Charles E. Crutchfield III, MD is a board certified dermatologist and Clinical Professor of Dermatology at the University of Minnesota Medical School. He also has a private practice in Eagan, MN. He received his M.D. and Master’s Degree in Molecular Biology and Genomics from the Mayo Clinic. He has been selected as one of the top 10 dermatologists in the United States by Black Enterprise magazine. Dr. Crutchfield was recognized by Minnesota Medicine as one of the 100 Most Influential Healthcare Leaders in Minnesota. He is the team dermatologist for the Minnesota Twins, Vikings, Timberwolves, Wild and Lynx. Dr. Crutchfield is an active member of both the American and National Medical Associations.

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What is psoriasis and why should I care about it?

Psoriasis Skin Condition
Psoriasis Before Treatment

Psoriasis is an itchy skin condition that appears as patches and plaques of dry, scaly skin located most commonly on the elbows, knees and scalp. Psoriasis, however, can occur anywhere.

Sometimes it can be very mild with just a couple of spots, and in other cases it can be quite severe and widespread. Psoriasis can also make your fingernails and toenails rough and discolored with small pits.

Why should I care about psoriasis?

Psoriasis is extremely common, and approximately five percent of all people have this skin disease. Psoriasis has associations with arthritis, heart disease, diabetes and dental disease.

After Psoriasis Treatment
Psoriasis After Treatment

What causes psoriasis?

The exact cause of psoriasis is poorly understood; however, we do know that there is a genetic basis for psoriasis and it can run in families. There are probably several genes responsible for causing psoriasis.

 

How is psoriasis diagnosed?

Psoriasis is diagnosed by board certified dermatologists based on its classic clinical presentation. There are some rare forms of psoriasis where a biopsy may be required. Some versions that occur only on the hands and feet may also be present as painful pustules on the palms and soles. Continue reading What is psoriasis and why should I care about it?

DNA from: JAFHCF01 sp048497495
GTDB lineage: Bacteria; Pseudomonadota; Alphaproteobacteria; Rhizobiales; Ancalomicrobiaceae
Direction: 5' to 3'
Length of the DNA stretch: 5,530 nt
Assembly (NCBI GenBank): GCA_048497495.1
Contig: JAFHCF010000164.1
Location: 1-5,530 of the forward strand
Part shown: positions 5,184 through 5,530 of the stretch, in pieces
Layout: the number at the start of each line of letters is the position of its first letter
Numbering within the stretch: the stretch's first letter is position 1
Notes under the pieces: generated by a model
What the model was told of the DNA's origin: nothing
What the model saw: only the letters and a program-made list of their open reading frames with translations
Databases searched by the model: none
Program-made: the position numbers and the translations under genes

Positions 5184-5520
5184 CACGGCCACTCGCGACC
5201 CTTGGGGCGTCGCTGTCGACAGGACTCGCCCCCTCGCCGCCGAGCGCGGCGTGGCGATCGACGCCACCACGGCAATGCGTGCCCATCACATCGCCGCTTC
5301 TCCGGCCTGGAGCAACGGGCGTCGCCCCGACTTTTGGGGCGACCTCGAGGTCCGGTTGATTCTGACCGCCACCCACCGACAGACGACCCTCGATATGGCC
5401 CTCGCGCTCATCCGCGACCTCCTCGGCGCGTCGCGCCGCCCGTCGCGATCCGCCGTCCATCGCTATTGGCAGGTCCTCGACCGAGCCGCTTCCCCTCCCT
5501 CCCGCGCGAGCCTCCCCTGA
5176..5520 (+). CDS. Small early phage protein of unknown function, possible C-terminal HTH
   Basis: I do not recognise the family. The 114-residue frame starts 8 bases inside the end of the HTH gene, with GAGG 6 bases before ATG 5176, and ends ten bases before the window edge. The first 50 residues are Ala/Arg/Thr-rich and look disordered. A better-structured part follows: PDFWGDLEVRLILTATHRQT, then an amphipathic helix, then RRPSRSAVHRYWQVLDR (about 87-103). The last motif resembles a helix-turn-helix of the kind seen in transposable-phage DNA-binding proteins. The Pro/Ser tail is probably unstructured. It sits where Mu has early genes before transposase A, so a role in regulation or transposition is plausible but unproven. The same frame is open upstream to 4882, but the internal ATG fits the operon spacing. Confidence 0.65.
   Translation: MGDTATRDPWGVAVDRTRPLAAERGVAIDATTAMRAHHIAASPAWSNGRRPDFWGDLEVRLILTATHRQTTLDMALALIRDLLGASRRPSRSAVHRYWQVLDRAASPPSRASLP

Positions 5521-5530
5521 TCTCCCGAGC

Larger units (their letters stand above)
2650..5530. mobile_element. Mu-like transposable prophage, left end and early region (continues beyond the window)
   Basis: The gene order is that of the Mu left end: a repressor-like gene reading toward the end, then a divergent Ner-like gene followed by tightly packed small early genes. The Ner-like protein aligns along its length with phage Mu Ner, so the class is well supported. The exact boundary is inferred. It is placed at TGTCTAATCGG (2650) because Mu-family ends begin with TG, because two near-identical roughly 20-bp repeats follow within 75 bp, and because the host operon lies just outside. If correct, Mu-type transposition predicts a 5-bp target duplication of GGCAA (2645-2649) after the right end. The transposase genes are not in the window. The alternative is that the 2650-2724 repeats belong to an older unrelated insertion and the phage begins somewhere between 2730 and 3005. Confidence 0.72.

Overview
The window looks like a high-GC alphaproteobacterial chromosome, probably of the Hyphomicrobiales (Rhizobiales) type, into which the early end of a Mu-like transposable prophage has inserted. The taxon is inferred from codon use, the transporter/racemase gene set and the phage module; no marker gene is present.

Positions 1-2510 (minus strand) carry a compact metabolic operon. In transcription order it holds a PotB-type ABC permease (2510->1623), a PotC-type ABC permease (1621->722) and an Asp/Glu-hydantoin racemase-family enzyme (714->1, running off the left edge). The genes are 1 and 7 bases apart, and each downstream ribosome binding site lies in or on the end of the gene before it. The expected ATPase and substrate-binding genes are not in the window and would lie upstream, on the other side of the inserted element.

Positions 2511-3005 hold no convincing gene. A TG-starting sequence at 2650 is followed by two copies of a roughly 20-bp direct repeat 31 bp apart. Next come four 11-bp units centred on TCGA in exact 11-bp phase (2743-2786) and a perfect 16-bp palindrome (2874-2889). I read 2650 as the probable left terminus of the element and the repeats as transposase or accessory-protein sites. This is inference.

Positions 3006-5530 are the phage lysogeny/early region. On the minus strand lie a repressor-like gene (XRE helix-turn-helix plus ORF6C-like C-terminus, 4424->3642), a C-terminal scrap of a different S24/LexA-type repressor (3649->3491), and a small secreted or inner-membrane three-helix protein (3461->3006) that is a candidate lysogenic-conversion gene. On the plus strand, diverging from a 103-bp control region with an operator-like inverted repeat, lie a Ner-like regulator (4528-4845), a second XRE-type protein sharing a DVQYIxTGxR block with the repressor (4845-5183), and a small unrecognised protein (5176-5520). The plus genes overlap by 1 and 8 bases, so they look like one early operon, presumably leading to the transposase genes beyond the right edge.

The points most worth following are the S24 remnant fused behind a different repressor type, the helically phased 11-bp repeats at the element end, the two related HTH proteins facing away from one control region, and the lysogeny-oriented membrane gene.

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What is psoriasis and why should I care about it?

Psoriasis is an itchy skin condition that appears as patches and plaques of dry, scaly skin located most commonly on the elbows, knees and scalp. Psoriasis, however, can occur anywhere. Sometimes it can be very mild with just a couple of spots, and in other cases it can be quite severe and widespread. Psoriasis can also make your fingernails and toenails rough and discolored with small pits.

Before Psoriasis Treatment
Before Psoriasis Treatment

Why should I care about psoriasis?

Psoriasis is extremely common, and approximately five percent of all people have this skin disease. Psoriasis has associations with arthritis, heart disease, diabetes and dental disease.

What causes psoriasis?

The exact cause of psoriasis is poorly understood; however, we do know that there is a genetic basis for psoriasis and it can run in families. There are probably several genes responsible for causing psoriasis.

psoriasis treatment
After Psoriasis Treatment at Crutchfield Dermatology

How is psoriasis diagnosed?

Psoriasis is diagnosed by board certified dermatologists based on its classic clinical presentation. There are some rare forms of psoriasis where a biopsy may be required. Some versions that occur only on the hands and feet may also present as painful pustules on the palms and soles.

Can psoriasis be prevented?

Because psoriasis is a genetic condition, it cannot be prevented. However, flare-ups can be minimized. Certain medications, heavy smoking, and heavy drinking are triggers that can be avoided to minimize flare-ups of psoriasis. Following a carefully developed treatment plan from your dermatologist will also help tremendously.

How is psoriasis treated?

There are many great treatments for psoriasis. Unfortunately, a recent survey demonstrated that almost 90 percent of patients with psoriasis are unhappy with their current treatment program. If you have psoriasis and are unhappy with your current treatment, this is something that needs to be discussed with your dermatologist.

Treatments for psoriasis include topical moisturizing creams, topical anti-inflammatory prescription creams and ointments, oral medications, special phototherapy/light treatments, and a new class of medications called injectable biologic medications. Many dermatologists will combine several of these for optimal results.

Because 25 percent of patients with psoriasis can also develop psoriatic arthritis, it is important to mention to your doctor if you’re having any joint pain, especially in your hands and feet in the morning lasting more than 20 minutes. This is an early sign for psoriatic arthritis; it’s important to note that arthritis can occur before, during, or years after psoriasis of the skin is diagnosed.

Action steps for anyone with psoriasis